New €1m campaign to promote potato consumption in Ireland
A new €1m marketing campaign was launched today (September 17) to boost potato consumption among Irish consumers, by the Minister for Agriculture, Simon Coveney.
Bord Bia will coordinate and manage the three-year campaign which has been designed to dispel fattening myths around potatoes, positioning them as naturally fat-free, tasty and versatile.
According to Kantar Worldpanel, retail sales of fresh potatoes in Ireland have declined by 25% over the last decade and by as much as one-third between 2002 and 2014.
Speaking at today’s launch Minister Coveney said that the potato is part of our culture like no other food, inextricably linked to Ireland’s story and part of who we are.
“This campaign will bring the different varieties and versatility of the Irish potato to a younger generation,” he said.
The initiative will be co-funded by the EU, Ireland’s potato industry and the Department of Agriculture and will be run in conjunction with the British Potato Council.
The overall strategy is to implement a single umbrella campaign, across both the Irish and British market, which will raise the image and profile of potatoes, and re-establish their relevance within the weekly shopping basket.
The Minister welcomed the European Commission’s decision to approve a total fund of €4.6m to promote potatoes on the Irish and British markets over the next three years of which 50% will be funded by the EU.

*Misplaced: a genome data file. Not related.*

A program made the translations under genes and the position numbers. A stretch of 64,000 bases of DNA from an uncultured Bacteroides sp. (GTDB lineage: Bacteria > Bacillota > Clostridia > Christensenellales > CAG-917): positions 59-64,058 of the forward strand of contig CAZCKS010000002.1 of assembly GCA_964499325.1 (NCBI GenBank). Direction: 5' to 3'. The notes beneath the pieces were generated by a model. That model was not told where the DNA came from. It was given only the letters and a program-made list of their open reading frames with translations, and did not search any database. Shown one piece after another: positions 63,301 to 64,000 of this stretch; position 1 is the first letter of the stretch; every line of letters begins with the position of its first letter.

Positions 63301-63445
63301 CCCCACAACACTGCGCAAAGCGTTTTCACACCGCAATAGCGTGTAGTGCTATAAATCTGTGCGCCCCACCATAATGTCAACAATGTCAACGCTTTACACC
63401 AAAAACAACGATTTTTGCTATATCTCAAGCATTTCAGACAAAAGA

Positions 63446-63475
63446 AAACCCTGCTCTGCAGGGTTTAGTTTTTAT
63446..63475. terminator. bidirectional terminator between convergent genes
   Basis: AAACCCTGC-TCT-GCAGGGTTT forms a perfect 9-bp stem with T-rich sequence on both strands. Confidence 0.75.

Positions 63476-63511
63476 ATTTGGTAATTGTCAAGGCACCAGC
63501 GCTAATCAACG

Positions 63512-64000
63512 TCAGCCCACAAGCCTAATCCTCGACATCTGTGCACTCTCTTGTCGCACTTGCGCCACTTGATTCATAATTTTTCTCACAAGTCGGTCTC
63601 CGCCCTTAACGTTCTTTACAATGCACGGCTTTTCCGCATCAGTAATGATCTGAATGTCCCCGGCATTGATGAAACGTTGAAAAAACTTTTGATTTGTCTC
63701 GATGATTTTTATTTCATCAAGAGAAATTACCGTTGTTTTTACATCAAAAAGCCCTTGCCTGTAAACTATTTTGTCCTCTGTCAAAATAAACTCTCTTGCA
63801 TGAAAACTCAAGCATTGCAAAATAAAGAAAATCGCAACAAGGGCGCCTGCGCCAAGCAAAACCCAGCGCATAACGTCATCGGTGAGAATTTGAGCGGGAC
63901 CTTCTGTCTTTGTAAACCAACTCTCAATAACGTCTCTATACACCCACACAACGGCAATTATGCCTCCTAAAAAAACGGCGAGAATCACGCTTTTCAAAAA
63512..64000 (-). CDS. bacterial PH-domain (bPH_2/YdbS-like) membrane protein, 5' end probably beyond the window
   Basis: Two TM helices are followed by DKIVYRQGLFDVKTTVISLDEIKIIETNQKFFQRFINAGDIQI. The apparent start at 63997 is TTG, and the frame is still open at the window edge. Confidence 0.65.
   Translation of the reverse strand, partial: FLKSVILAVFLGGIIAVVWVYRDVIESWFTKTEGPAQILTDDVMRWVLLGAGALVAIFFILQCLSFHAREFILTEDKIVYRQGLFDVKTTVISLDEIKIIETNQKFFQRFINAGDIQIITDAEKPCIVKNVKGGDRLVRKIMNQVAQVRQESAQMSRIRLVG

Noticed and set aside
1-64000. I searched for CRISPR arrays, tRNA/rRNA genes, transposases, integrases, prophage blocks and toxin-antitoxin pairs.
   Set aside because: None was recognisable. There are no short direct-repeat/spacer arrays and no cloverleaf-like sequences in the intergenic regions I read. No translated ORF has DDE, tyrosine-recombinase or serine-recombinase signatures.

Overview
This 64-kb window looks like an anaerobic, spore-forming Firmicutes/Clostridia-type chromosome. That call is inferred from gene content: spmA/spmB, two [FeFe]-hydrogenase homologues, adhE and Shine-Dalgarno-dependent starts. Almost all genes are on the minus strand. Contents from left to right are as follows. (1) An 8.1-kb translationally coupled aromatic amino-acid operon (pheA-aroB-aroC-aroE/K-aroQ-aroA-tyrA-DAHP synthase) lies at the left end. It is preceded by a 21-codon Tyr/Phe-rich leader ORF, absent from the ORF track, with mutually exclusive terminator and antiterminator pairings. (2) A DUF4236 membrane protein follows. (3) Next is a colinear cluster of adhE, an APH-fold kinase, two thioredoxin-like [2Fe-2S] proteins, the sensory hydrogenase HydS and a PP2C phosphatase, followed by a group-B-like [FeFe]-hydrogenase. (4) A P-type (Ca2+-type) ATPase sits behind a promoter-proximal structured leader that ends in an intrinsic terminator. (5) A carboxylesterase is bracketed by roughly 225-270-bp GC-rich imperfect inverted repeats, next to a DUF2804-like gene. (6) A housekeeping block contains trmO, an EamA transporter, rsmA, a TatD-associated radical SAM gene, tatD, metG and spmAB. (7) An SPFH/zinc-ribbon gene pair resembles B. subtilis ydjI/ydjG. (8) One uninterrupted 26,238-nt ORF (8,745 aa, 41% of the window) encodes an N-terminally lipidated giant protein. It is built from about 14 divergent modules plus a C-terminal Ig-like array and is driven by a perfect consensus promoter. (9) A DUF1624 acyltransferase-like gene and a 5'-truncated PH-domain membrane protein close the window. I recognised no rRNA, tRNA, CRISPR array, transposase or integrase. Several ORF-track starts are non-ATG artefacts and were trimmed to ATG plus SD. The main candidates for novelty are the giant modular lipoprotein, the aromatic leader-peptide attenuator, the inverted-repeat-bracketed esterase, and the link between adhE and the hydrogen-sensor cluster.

My department is also availing of the opportunity to grant financial support to the Irish potato industry for this positive promotional activity.
“Combined with industry funding the total campaign will be worth €1m over the three years in Ireland,” he said.
Mike Neary, Horticulture Manager at Bord Bia, highlighted some of the challenges facing the industry.
“Potatoes are still Ireland’s preferred main meal carbohydrate, however shoppers under-45 account for only 33% of potato sales and these consumers will ultimately make up a major part of the total market in the years to come.
“Younger consumers view potatoes as a traditional, unexciting food and less convenient than modern carbs such as pasta and rice,” he said.
The new promotional campaign, entitled “Potatoes – more than a bit on the side”, will focus on younger consumers, in particular, 22-44-year-old females.
“This integrated campaign will highlight the fact that potatoes offer enormous potential within the world of modern cooking and build awareness of the added health and nutritional benefits of potatoes in comparison to competitor carbohydrates,” he said.
The campaign will include print and digital advertising and it will kick off with National Potato Day on Friday, October 2.
It is estimated a total of 9,122ha of potatoes were grown in Ireland in 2014 producing 350,000t. Last year, the retail market was valued at €184m.
The main varieties of potatoes grown in Ireland include Rooster (60%), Kerr Pinks (8%), Queens (8%) and Whites (7%).
Meath, Dublin, Wexford, Louth, Donegal and Cork are the largest potato growing counties with approximately 500 active potato growers in Ireland.